So lets get some sailing under our belts, so down with the awning and cabin top and hoisting the jib, tightening the topping lift and stowing the crutches its up with the mainsail, then slacken the topping lift. Pushing her bows towards the opposite bank to get some wind into the sails we were underway, we got ready to come about. Tiller over and around she comes sails flapping gently until a little gust filled them, on the opposite tack and over she leans! That’s when it happened!
An almighty crash from down below! We quickly moored up again against the banking and dashed below to see the scene of commotion, the two experienced sailors had forgot to store everything properly leaving the lockers beneath the bunks to slide open and spill there contents across the cabin floor! That meant crockery, pots and pans and clothing everywhere. Well that was a lesson learned! Luckily no plates were broken! Every thing was stored once again and we double checked all that we had done making sure everything was stored properly this time.
Once shipshape we had a quiet and slow uneventful sail down towards Horning. As we went round the “Swan” bend in the river a cruiser pulled away from the staithe and we quickly headed for the space, too quickly and bumped un seaman like into the banking. Another lesson learned, don’t do things in a hurry! We sheepishly looked around to see no one had witnessed us, luckily no one said anything. Lowering the sails and lifting the cabin top we got ourselves tidy and shipshape, locked up the cabin and set off to explore Horning. When we got back to our little craft it was time for tea, paste sandwiches and homemade fruit cake, sitting on the deck enjoying the sites of passing craft and people enjoying their hols! Across the river from the staithe were several moored craft and one of them a large cruiser. As the evening gathered on we heard the sound of music drifting across from it and a record player that they were playing provided us with some entertainment and amusement. It made us laugh reminding us of the Ransome book “coot club”, had we stumbled on the “Hullabaloos”?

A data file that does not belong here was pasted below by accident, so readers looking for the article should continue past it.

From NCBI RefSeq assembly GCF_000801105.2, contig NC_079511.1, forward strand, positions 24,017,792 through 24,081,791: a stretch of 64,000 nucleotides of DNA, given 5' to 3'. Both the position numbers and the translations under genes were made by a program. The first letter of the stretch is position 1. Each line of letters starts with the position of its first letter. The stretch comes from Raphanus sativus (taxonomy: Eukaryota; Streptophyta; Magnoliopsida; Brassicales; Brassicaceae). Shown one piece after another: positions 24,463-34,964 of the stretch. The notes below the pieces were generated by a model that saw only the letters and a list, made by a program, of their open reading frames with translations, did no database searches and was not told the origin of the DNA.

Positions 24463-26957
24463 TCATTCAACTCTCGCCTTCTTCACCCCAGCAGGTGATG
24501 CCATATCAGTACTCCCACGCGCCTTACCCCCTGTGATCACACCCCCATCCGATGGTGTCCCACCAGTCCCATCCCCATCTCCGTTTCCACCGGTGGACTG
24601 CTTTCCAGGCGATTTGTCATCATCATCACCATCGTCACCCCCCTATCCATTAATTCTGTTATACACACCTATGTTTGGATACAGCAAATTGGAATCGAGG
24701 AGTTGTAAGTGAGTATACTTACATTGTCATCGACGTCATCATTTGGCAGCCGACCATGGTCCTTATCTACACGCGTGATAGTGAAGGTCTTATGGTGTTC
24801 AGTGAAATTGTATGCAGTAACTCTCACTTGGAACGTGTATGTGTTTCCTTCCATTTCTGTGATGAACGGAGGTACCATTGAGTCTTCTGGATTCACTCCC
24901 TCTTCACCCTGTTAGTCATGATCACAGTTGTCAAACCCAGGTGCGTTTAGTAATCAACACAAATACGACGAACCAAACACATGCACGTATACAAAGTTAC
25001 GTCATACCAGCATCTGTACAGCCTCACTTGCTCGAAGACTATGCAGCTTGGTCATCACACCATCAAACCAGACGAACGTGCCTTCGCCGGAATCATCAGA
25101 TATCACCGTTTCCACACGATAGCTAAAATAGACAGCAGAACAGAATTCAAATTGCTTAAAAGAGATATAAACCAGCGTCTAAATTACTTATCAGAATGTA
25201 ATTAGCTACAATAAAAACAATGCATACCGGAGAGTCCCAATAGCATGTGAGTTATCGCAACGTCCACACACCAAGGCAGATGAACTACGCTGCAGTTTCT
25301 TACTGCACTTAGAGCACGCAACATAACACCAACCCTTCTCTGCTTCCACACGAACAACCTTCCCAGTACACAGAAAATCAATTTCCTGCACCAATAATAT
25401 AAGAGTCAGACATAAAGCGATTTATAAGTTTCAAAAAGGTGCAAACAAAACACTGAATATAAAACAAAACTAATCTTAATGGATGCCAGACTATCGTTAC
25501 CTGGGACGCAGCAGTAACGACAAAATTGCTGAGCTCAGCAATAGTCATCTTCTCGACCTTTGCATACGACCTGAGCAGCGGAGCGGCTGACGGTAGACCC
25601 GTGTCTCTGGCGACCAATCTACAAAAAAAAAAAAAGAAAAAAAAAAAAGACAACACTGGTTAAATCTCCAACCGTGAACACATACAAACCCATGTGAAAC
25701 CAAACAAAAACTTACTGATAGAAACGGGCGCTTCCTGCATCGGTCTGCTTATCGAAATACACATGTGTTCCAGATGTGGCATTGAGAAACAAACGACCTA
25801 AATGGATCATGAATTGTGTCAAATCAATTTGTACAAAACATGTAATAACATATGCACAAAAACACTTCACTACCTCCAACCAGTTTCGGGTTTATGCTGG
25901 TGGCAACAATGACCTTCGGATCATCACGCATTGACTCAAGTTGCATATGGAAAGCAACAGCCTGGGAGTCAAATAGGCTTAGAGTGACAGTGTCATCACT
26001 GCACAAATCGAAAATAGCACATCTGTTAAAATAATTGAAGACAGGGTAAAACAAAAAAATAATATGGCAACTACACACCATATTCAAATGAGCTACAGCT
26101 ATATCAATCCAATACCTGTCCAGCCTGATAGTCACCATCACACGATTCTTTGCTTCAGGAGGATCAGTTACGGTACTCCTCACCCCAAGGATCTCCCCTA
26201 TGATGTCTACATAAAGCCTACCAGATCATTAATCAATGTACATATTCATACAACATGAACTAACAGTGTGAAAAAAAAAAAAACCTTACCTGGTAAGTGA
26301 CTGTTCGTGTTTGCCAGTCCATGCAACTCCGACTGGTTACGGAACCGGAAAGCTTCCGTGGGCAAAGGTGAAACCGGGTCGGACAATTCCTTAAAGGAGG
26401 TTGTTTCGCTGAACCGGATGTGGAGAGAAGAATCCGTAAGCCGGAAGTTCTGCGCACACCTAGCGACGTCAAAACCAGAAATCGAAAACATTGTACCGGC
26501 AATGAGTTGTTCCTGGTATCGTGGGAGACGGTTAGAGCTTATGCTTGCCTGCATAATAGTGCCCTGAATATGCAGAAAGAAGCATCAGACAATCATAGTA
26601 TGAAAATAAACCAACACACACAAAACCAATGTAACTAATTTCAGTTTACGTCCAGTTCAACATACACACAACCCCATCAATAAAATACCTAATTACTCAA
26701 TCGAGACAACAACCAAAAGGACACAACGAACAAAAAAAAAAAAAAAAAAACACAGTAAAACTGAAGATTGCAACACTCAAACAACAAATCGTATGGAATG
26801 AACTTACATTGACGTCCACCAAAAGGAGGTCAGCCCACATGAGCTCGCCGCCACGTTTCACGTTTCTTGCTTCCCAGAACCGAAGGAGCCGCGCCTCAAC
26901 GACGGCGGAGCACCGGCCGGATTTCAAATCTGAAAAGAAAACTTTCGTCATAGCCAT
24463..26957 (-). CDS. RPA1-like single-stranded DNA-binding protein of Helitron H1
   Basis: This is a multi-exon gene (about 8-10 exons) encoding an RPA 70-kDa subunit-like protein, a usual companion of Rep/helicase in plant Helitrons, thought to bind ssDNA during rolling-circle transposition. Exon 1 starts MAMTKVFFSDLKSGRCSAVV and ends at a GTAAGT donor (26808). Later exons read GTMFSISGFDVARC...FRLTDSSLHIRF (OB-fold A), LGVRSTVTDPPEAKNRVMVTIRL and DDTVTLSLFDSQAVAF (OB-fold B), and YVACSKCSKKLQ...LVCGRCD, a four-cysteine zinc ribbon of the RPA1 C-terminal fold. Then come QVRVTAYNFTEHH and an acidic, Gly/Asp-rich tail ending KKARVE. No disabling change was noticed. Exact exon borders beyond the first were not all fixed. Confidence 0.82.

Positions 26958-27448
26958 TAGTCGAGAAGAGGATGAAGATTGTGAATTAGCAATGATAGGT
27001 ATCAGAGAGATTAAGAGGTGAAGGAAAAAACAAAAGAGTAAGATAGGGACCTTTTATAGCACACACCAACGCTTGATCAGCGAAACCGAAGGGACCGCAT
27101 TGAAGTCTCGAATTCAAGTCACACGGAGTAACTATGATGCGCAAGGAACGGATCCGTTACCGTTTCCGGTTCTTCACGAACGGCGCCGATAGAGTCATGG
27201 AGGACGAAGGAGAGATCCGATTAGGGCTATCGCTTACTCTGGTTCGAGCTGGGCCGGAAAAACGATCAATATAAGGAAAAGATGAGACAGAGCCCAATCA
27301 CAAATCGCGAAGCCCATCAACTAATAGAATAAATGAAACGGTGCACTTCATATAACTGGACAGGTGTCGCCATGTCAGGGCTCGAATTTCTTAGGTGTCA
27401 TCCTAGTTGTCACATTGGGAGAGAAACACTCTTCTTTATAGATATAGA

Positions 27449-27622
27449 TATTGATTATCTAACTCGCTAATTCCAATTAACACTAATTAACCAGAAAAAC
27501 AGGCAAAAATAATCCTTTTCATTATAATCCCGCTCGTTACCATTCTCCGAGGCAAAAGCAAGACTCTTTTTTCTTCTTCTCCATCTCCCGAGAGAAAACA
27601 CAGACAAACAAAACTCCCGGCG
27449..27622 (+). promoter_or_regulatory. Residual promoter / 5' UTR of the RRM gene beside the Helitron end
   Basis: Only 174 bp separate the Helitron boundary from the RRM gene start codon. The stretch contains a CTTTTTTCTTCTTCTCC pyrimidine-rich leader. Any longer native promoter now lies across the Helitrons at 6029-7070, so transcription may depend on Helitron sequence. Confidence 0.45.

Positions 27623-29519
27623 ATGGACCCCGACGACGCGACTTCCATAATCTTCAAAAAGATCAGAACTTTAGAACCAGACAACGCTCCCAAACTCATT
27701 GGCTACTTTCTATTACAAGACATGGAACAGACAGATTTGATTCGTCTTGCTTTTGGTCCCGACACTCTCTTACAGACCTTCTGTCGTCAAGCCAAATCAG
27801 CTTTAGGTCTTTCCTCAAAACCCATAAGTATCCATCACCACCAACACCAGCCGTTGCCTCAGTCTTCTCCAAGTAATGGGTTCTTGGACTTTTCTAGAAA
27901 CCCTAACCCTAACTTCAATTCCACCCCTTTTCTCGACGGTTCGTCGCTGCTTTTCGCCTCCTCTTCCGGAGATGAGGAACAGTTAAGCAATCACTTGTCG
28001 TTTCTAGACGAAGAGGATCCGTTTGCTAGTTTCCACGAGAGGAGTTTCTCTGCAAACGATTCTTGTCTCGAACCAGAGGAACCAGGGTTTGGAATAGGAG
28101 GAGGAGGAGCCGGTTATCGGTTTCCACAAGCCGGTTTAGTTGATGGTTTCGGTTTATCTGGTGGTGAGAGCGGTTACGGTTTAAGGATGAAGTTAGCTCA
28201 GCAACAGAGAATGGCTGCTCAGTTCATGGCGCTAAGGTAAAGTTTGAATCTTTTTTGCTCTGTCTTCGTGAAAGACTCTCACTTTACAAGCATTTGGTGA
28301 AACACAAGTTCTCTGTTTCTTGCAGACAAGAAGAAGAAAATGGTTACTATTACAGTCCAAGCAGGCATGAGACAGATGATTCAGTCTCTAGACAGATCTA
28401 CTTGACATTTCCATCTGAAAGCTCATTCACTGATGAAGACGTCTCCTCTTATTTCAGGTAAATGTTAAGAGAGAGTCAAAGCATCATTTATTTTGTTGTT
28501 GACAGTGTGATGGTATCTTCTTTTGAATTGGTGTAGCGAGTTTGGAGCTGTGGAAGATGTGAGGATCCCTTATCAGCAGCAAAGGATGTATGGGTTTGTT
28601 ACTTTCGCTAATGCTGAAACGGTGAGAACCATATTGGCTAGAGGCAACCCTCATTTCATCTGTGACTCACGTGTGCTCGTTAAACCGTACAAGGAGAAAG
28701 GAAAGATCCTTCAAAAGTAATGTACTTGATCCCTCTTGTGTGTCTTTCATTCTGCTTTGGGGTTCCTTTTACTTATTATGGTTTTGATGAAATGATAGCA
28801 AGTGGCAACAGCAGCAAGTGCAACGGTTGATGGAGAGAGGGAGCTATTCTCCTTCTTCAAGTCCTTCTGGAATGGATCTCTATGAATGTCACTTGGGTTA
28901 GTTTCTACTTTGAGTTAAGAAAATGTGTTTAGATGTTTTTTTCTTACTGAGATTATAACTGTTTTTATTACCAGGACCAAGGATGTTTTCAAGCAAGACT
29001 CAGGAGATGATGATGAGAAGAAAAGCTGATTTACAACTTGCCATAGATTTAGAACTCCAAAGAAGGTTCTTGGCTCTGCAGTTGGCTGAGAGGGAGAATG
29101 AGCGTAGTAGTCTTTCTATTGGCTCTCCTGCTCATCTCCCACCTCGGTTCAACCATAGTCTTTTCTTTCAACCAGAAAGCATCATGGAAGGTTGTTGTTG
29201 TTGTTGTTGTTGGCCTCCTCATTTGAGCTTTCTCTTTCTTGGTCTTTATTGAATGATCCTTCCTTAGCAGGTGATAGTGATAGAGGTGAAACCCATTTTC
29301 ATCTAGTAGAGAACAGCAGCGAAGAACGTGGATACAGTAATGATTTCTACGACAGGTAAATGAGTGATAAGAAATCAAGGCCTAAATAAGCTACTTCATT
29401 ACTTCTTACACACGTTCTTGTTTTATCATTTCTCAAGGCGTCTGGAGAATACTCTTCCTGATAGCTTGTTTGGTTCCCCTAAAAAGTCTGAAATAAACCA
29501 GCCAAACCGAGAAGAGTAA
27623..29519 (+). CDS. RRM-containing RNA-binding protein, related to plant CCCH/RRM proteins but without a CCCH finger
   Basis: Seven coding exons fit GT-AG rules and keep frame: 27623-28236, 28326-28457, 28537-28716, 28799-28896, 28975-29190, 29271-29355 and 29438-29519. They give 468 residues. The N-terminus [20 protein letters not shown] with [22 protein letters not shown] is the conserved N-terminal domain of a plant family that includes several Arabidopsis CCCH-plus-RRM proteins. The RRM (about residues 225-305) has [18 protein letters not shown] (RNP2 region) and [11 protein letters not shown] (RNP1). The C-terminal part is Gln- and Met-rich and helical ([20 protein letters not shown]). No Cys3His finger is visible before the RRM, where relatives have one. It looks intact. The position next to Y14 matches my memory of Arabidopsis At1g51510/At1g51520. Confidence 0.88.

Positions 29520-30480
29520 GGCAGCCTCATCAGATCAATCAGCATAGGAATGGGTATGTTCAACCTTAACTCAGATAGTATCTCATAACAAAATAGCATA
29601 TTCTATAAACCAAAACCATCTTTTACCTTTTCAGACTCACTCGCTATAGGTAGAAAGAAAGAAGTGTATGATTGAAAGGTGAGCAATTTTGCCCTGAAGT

We watched the sun go down enjoying our potato crisps and lemonade to the sound of the latest pop music! What better way to spend an evening for two young lads from an industrial northern town on their first holiday away from the family!
Up again at first light and still fair weather to greet us as we got dressed and took down the awning, Quick breakfast of jam and bread, not forgetting to let the swans and coots have their share, after all they had been tapping on the hull for the last half hour! Then swab the decks of the overnight dew to get the craft ready for sailing again. We headed gently away from horning staithe it seemed like we were the only ones on the river, perfect! The broads belonged to us, a world away from our everyday life.
Passing the Ferry Inn people were beginning to awake and we were greeted with “good morning, good sailing weather” on more than one occasion. Making good headway and by now getting to grips with sailing we passed the entrance to Malthouse broad then the entrance to the river Ant, which way to go? After much deliberation we decided to go on farther, turn down Fleet dyke and explore South Walsham Broad. We never reached Walsham Broad, the narrow dyke proved a stern test of our sailing capabilities. With gusts of wind coming unexpectedly from both banks, it seemed it had strengthened a little since setting sail and was testing us to the limit. After a struggle with the elements for a while we decided to reverse our journey and moored up for a bite of lunch. When we plucked up courage to set off again we seemed to have learned from our experience and slowly made our way back to the main river, the Bure. Heading back up river we turned towards Malthouse Broad and managed to make the staithe and found a space to moor up. That was our sailing done for that day.